Dr Ralph Wilde awarded prestigious international law book prize
30 March 2009
Dr Ralph Wilde
International Territorial Administration (Oxford University Press)
American Society of International Law
Dr Ralph Wilde (UCL Laws), a Reader in public international law, has been awarded the American Society of International Law (ASIL) Certificate of Merit for his book International Territorial Administration: How Trusteeship and The Civilizing Mission Never Went Away, published by Oxford University Press in 2008.
The Certificate of Merit is regarded internationally as the leading prize for a book on international law. Three prizes are awarded annually for creative scholarship, a work in a specialised area – won by Dr Wilde – and a work of high technical achievement. Dr Wilde was awarded the prize during a ceremony at the ASIL annual meeting on 26 March in Washington DC.
Dr Wilde’s book is the first comprehensive analysis of the purposes associated with international territorial administration, from the League of Nations in Danzig to the UN in East Timor and Kosovo recently and the High Representative in Bosnia.
The book establishes international territorial administration as a 'policy institution' to rank alongside peacekeeping and humanitarian intervention in the activities of international organisations. It explains how this activity relates to ideas in international public policy such as dispute settlement, the 'responsibility to protect', 'earned sovereignty' and the saving of 'failed states'.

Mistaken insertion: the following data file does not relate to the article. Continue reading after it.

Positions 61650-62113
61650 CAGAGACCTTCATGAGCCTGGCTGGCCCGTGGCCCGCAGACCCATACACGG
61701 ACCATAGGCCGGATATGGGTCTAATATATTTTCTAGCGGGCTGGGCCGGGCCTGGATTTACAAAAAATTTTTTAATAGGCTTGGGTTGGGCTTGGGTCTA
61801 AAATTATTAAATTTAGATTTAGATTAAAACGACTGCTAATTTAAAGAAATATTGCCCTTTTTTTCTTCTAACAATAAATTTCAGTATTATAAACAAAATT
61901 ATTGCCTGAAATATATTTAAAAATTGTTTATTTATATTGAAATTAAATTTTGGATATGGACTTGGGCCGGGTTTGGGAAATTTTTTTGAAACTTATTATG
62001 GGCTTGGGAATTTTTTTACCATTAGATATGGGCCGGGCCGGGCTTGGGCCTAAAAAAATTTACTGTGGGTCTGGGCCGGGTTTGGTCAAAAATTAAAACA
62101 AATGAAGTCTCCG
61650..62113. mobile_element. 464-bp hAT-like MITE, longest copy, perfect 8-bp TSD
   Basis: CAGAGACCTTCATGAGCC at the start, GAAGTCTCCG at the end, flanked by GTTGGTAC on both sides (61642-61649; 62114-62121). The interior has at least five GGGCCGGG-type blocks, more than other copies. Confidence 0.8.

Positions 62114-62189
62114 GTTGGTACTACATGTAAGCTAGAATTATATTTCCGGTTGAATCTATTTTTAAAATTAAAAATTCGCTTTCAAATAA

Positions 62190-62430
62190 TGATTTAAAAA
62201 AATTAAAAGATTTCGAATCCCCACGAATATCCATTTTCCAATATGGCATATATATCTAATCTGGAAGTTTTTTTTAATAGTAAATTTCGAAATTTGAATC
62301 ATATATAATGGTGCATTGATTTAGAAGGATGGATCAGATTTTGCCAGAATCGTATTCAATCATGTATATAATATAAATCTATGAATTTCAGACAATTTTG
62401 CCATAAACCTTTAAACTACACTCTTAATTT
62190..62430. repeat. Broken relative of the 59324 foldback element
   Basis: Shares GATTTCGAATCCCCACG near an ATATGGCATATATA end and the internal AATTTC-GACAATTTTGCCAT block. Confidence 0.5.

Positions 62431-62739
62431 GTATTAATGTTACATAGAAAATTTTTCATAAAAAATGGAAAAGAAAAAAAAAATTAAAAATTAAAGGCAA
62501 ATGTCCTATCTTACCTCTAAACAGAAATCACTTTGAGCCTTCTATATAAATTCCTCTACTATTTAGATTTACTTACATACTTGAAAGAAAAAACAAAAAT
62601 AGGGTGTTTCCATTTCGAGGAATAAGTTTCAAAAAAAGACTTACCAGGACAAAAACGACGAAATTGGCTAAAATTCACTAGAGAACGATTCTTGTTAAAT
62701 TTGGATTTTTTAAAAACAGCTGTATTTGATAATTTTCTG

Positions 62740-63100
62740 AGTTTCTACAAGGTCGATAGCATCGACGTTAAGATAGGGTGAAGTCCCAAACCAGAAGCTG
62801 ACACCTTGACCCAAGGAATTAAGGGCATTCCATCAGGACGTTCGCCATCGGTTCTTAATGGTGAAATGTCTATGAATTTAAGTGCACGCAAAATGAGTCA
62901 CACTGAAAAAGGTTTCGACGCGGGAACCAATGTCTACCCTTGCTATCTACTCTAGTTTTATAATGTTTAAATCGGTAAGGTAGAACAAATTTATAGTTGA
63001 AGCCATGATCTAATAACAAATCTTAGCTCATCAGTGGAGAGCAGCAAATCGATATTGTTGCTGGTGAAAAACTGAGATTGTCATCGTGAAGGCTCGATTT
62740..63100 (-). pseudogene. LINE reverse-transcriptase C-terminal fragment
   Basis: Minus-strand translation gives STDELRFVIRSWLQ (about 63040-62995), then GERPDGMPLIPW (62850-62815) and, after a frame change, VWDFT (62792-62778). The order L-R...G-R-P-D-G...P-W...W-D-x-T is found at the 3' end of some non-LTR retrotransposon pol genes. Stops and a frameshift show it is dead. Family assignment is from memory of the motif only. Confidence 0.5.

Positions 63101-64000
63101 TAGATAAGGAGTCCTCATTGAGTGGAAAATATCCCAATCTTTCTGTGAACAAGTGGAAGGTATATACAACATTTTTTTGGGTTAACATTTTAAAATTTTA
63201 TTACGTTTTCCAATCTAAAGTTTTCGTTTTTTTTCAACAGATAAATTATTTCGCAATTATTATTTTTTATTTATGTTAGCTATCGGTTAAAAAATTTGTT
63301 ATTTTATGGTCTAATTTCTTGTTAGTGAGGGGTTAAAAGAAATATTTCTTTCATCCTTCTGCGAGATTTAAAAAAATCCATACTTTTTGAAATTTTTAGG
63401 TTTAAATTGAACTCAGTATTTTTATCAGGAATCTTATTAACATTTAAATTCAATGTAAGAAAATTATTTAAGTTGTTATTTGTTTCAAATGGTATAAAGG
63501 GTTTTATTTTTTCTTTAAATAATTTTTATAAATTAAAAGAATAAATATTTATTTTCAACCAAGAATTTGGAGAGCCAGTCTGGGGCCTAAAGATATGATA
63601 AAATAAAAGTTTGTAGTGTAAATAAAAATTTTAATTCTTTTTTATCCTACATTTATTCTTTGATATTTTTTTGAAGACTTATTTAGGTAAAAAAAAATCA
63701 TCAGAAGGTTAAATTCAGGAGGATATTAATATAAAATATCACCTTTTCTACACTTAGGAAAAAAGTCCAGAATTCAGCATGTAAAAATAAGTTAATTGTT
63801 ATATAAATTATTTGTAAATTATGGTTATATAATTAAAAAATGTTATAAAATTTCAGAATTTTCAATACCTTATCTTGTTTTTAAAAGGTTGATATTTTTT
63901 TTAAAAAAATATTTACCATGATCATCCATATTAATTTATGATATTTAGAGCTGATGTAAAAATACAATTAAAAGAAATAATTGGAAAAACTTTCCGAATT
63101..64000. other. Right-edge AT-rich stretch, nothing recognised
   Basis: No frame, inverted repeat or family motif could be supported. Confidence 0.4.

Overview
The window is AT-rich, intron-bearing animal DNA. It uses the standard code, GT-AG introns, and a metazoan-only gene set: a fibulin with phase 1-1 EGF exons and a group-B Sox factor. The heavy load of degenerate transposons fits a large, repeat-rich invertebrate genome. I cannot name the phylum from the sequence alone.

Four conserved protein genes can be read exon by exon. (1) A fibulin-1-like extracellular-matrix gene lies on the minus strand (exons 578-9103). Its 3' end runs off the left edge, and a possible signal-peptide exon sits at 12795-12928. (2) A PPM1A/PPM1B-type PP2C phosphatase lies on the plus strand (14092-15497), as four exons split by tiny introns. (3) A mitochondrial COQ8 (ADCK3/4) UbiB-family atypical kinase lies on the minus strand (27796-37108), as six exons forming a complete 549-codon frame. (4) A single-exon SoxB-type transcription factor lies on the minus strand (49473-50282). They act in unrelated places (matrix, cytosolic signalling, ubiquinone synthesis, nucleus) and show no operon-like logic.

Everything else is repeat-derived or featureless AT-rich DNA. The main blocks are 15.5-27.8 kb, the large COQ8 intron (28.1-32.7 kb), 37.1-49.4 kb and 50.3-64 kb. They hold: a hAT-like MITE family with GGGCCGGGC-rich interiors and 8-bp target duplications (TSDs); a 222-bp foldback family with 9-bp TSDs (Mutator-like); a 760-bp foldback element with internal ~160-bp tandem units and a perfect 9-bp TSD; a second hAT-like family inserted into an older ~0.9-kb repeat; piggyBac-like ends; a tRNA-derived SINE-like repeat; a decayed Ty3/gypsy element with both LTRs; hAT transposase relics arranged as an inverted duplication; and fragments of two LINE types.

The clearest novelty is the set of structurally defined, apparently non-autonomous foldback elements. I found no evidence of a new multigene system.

Drawing on a wide range of primary and secondary material, Dr Wilde’s analysis encompasses a broad disciplinary orientation including international relations, international law, international history, political science and post-colonial studies.
The awarding committee commended the book’s impressive blend of comprehensive empirical research and insightful incorporation of legal theory. The committee added that the book carefully chronicles the history of the concept of international trusteeship, and provides a political and legal framework by which to appraise the legitimacy of these interventions.
Dr Wilde commented: “I am deeply honoured to have been given this prize, which has only been awarded to someone based in the UK a handful of times in its 60-year history. Previous recipients include some of the most important figures in international law of the past century such as Hersch Lauterpacht, Martti Koskenniemi, Rosalyn Higgins and Thomas Franck. It is an immense privilege to be in their company.”
UCL Laws position as a world-leading law school was confirmed in December by its ranking in the UK government 2008 Research Assessment Exercise. The faculty was placed joint first in the UK for the proportion of its research activity in the top two star categories (75% 4*/3*).